Huawei hit hard by coronavirus in China, new criminal charges in U.S.


There's lots of bad news piling up for Huawei, the firm often considered to be Android's best hope of challenging Apple's leadership in smartphone design and business competency.
Huawei faces contagion interruptions at home and conspiracy charges abroad

A recent report detailed why Huawei will be hardest hit by the coronavirus interruptions in China, while the U.S. Department of Justice just filed a lengthy new indictment involving 16 criminal counts against the company including racketeering and conspiracy to steal IP.

Huawei's 60% exposure in China

A report yesterday by Ethan Qi of Counterpoint Research predicted that first quarter smartphone shipments in China would drop by 20%, noting that Huawei would be among the worst impacted by coronavirus interruptions because it relies on domestic sales in China for most of its shipments.

Huawei also has additional exposure from its reliance on retail kiosks to drive high volume sales of its frequently discounted Androids. Closures of retail stores and transportation in China will affect "offline" phone purchases the most, with less impact on online sales.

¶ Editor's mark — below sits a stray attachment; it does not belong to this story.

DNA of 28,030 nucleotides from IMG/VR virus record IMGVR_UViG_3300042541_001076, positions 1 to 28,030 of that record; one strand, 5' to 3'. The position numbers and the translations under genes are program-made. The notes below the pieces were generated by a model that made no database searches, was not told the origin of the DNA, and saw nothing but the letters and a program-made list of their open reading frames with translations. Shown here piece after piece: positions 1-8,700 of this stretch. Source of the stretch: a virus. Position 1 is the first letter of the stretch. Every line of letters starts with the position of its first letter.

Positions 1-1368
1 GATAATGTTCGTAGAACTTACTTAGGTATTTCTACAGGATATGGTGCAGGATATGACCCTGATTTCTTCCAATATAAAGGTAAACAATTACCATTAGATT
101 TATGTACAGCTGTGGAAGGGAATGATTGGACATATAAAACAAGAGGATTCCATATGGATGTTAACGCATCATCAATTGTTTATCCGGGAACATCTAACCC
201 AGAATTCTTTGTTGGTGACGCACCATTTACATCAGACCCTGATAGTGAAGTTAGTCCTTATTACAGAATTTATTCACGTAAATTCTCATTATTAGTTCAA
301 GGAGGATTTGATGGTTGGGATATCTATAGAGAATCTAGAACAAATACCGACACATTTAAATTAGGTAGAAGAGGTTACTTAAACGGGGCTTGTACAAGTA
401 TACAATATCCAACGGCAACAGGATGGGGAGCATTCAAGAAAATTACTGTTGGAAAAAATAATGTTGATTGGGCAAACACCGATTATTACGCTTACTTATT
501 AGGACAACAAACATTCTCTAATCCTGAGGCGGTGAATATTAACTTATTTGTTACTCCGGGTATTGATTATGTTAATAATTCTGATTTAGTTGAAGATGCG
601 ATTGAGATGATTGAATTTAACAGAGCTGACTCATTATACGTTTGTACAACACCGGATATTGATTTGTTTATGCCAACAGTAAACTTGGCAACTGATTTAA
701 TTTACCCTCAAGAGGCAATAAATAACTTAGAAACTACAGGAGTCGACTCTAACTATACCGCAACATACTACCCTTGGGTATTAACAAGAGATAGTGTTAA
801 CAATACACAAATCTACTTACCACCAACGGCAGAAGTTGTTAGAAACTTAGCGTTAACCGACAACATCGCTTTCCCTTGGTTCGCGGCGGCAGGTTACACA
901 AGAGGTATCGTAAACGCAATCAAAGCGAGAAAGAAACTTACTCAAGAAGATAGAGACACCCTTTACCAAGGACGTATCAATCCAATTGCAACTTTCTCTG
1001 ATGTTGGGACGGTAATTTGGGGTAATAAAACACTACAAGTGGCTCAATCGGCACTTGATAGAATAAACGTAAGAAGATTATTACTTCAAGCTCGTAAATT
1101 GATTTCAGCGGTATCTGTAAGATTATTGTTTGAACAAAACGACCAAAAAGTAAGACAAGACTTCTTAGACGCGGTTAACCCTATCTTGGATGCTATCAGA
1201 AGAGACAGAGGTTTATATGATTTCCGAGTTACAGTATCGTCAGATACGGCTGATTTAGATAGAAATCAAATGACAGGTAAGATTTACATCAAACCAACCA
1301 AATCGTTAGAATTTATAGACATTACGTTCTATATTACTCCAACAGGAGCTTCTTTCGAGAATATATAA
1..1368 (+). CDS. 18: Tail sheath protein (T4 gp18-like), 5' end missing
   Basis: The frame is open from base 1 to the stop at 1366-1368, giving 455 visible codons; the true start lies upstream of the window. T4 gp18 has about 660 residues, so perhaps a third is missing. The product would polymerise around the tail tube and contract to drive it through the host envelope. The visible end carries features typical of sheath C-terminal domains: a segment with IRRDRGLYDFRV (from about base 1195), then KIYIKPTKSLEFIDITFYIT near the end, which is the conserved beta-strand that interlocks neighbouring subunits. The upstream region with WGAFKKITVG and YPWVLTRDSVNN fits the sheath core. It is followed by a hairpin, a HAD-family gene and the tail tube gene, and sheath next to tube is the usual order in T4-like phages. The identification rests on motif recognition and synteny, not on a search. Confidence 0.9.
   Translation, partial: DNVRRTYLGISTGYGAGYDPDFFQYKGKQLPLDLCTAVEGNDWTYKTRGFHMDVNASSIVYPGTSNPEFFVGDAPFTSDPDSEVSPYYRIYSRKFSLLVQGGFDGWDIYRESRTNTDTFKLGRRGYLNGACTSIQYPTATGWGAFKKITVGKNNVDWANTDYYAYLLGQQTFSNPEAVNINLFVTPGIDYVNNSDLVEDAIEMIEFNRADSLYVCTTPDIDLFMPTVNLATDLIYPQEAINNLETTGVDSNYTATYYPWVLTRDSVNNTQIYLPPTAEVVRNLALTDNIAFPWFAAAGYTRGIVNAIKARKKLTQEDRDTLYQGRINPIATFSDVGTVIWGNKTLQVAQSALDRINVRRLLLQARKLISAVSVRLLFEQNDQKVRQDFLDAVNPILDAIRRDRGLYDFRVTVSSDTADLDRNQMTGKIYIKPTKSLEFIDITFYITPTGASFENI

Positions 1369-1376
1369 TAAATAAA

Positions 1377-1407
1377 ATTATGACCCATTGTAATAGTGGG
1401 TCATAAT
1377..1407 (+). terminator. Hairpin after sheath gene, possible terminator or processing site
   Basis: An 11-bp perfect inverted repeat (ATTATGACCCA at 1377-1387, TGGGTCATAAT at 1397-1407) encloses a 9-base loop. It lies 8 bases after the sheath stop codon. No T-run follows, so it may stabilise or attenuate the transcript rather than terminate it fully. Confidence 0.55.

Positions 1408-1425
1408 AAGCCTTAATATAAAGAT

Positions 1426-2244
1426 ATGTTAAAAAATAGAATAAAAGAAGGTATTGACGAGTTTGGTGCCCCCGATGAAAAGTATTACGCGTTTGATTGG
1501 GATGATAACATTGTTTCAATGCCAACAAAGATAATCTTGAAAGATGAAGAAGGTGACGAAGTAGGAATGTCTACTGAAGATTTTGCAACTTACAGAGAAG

Counterpoint Research Analyst Flora Tang explained that "Huawei group is likely to suffer as China has accounted for over 60% of its total smartphones sales. OPPO and Vivo will also be impacted because of their greater reliance on offline sales channels. The influence on sales of Xiaomi, OnePlus and Realme will likely be less severe as they are more online-centric and overseas-focused."

Counterpoint estimated that Apple could see a loss of "about one million units of iPhones" in the quarter related to the shutdown of its most of its retail stores this week. Unlike Huawei, Apple currently only relies on Greater China for about an estimated 17% of its global revenues. Additionally, Apple has maintained sales through its online retail store in China.

At the same time, Counterpoint also stated that Apple's "new product development plans will also be affected as engineers from the USA and Taiwan cannot travel to China," and noted that the expected late March launch of the "iPhone SE2" is likely to "have troubles in ramping up volume due to the insufficient labour force in Foxconn's Zhengzhou factory."